These updates are getting challenging. I remember Sparky’s growing much harder to write around this point, as well. There aren’t as dramatic leaps forward as there were earlier; it’s like everything is just a bit more developed or precise than it was last month.
We spent Easter weekend in southern Ontario with my parents, and visited the RBG while we were there. They were hosting an exhibition on frogs, and the kids were enthralled.
We walked through the permanent collections after seeing the frogs. The greenhouse room between the main building and the collection building was full of spring flowers. Walking in, the scent quite literally hit you like a physical blow. It was warm, spring-damp, and gloriously colourful. I wanted to stay and just drink in the smells. Owlet wanted to pet all the flowers, and was sad to leave that room.
But then we took her to the wee indoor koi pond, so it was all right again.
After our stroll through the collection, we saw that there were people with kids gathering for a presentation, so we sat down with them and were treated to an interesting talk on local flora and fauna. Talking about the frogs led into the host showing two snakes and talking about respecting the participants in the local ecosystem. After he was done, he invited the kids to make a line to come up and touch the snake, with the idea that if they actually experienced one firsthand, they wouldn’t have misconceptions about them and hopefully perpetuate that respect beyond the RBG doors. Sparky and Owlet were right there in line, and Sparky was fantastic, helping Owlet hold her fingers out and stroke the snake. It was pretty special.
Owlet has given up her naps at home. We don’t even try on weekends any more; we just set her up with craft stuff and she works quietly for an hour or so. She’s down to forty-five minutes at preschool, too, and only because her educators run them ragged!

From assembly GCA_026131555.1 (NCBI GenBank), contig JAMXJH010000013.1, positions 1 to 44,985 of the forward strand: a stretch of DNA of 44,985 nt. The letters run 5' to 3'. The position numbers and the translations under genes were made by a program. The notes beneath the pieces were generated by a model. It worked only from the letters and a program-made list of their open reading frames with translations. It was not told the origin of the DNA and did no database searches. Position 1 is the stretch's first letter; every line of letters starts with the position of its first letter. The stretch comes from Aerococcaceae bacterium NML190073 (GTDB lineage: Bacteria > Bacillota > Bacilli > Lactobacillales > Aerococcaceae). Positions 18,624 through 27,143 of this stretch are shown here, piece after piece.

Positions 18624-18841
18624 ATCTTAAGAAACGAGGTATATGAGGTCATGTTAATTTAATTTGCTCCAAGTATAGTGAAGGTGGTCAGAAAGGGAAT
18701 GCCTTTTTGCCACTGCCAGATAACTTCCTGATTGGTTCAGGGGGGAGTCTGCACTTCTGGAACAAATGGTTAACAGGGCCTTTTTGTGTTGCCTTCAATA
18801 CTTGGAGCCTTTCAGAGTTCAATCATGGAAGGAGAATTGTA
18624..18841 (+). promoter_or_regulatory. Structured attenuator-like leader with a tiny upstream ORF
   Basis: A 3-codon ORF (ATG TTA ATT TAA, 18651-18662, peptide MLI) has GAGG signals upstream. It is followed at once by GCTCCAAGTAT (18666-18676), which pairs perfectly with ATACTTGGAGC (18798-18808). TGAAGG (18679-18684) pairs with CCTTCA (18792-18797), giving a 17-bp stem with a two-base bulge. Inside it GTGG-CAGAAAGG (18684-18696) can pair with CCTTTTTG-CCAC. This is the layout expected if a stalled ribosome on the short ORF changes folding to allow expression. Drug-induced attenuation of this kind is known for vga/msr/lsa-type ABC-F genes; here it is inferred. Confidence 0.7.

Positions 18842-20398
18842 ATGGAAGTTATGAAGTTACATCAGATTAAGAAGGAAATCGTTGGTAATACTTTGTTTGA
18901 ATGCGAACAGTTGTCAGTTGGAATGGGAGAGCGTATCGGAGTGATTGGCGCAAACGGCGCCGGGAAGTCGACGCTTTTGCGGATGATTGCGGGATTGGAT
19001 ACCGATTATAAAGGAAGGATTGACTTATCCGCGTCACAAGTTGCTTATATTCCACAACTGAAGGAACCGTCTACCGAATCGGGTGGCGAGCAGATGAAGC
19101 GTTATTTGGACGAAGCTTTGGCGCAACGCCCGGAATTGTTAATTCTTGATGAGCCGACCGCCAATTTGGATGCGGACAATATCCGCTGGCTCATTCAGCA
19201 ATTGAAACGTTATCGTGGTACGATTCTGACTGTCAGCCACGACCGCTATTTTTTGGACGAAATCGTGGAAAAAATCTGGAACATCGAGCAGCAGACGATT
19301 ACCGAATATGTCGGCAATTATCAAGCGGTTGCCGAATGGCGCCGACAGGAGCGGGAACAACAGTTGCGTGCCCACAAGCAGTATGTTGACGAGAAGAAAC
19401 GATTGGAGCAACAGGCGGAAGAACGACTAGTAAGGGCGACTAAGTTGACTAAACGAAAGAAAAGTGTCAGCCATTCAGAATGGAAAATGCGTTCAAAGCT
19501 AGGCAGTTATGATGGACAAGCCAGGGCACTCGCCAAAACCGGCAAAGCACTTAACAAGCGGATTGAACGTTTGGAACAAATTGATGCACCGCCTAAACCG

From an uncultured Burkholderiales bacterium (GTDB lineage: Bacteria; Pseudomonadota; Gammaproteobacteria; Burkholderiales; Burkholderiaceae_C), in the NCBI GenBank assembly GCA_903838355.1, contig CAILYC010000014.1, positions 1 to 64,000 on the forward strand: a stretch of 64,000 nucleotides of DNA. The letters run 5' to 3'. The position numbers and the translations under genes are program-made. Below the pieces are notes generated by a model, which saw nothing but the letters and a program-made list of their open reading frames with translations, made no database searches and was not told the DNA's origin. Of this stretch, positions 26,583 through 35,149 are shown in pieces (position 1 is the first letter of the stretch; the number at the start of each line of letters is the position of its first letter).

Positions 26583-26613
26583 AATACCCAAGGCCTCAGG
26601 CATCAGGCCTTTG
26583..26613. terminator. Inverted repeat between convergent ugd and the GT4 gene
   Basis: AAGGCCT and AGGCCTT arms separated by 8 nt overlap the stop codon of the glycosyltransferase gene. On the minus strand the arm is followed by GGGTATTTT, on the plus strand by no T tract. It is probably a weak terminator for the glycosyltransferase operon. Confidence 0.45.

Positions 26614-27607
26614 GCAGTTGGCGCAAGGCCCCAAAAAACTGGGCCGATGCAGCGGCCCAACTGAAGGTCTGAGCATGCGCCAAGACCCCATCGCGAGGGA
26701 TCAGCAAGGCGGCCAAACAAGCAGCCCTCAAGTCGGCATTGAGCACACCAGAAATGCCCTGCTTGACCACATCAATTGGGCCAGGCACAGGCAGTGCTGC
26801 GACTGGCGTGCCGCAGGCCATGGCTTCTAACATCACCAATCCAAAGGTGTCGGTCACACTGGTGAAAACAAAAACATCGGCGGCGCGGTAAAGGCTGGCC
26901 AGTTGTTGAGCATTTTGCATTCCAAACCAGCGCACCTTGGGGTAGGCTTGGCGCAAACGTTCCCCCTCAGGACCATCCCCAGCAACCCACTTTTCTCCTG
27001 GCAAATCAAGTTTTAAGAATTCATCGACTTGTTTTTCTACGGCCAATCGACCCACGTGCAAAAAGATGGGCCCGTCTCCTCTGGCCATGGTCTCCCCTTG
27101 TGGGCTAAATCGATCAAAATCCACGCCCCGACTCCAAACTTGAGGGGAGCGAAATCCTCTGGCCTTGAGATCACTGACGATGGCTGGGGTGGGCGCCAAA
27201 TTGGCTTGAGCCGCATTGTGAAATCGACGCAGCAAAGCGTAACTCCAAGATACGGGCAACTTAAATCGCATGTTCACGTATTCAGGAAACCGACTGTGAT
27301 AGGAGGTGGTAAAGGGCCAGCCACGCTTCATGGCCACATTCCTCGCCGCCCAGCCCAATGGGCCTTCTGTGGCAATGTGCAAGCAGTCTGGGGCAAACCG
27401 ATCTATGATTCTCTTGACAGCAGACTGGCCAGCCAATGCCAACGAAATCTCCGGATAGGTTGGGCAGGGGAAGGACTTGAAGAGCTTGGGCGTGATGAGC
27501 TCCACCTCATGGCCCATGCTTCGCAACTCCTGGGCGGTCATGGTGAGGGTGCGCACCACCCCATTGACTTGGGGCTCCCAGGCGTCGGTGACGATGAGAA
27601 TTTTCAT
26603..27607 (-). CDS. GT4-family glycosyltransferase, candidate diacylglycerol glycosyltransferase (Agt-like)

I bought her a new pair of size 10 canvas shoes to use as indoor shoes at school this spring, but she’s taken to wearing them at home. She calls them her coronation shoes, and it took us a while to figure out that she meant carnation shoes, because they have flowers on them. She also has new rain boots, which have ladybugs on them. They clash with her spring coat, but we don’t care. She’s really lengthened out; a couple of her dresses are definitely tunics now. We’re into size 5 in most brands now.
Her current favourite books are the Henry and Mudge series and Madeline books. She doesn’t have a favourite movie at the moment; she’s happy to watch anything and everything. She does tend to suggest Miyazaki films first, but we have a house rule that if the sibling absolutely does not want to watch whatever has been suggested, they can say no and have to propose something in return that the sibling agrees on. Negotiations can drag on until they both agree.
There’s been a recent language upgrade; everything is more precise and stories are more involved and complex. Her artwork is refining, too; she’s still very into coating an entire page with colour, but now she draws things with circles and dots and says they’re actual things, not just abstract shapes. We started a pen pal exchange with the other July 2011 kids from my online mums group, and she had loads of fun chopping up bits of card stock and gluing them onto a butterfly shape.
And she dictated her penpal letter to me, then signed her name. Now, I talked her through how to make the letters, but this is the first time she’s ever shown interest in actually printing out her name. She did an amazing job!
She and Sparky are really good at playing together. She’s starting to stand up to him and codirect the play, and he’s starting to allow her instead of ploughing right over her like he was doing a few months ago. A couple of weeks ago they were working on a Secret Project downstairs, and when they brought it up to show us they were so proud of it. It’s a family portrait in Lego, and we really love it.
(Sparky and I have owls, HRH is holding a drill, and Owlet has flowers.) I’m so happy that they worked on it together, making artistic decisions and allowing one another those decisions. The Owlet minifig has black hair, for example; that Sparky didn’t insist on blonde hair is quite impressive, because he’s a perfectionist. Owlet’s capriciousness is teaching him to let go a bit.